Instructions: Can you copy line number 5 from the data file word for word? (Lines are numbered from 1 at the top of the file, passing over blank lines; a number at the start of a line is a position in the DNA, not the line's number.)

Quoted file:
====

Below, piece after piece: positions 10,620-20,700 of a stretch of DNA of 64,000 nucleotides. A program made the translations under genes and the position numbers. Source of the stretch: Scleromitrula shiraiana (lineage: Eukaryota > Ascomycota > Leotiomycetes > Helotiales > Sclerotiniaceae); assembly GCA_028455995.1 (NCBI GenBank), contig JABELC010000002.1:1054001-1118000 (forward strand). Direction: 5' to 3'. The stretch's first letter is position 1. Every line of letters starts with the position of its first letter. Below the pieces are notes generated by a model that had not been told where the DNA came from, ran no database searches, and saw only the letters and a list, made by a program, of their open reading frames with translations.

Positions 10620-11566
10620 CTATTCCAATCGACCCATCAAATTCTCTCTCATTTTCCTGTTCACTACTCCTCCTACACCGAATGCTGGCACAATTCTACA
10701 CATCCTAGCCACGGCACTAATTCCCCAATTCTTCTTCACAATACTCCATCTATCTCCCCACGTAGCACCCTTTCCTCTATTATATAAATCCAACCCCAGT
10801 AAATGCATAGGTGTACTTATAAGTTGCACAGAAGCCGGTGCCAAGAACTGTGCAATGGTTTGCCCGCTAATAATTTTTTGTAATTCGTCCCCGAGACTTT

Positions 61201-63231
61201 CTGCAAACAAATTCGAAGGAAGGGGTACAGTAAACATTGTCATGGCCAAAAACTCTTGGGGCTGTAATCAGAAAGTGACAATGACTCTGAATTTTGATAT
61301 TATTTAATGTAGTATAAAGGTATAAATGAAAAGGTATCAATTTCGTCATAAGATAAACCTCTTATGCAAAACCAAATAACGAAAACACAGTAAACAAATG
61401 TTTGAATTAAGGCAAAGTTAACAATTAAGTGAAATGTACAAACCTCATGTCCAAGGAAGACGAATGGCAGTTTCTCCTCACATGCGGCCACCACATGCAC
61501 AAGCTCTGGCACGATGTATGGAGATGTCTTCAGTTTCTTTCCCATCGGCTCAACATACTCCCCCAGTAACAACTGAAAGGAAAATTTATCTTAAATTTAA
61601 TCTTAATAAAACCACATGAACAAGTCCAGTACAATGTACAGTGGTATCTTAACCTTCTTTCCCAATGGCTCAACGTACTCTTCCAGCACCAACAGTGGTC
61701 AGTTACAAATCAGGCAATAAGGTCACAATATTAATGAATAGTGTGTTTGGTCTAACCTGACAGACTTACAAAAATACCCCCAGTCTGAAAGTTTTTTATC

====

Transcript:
10801 AAATGCATAGGTGTACTTATAAGTTGCACAGAAGCCGGTGCCAAGAACTGTGCAATGGTTTGCCCGCTAATAATTTTTTGTAATTCGTCCCCGAGACTTT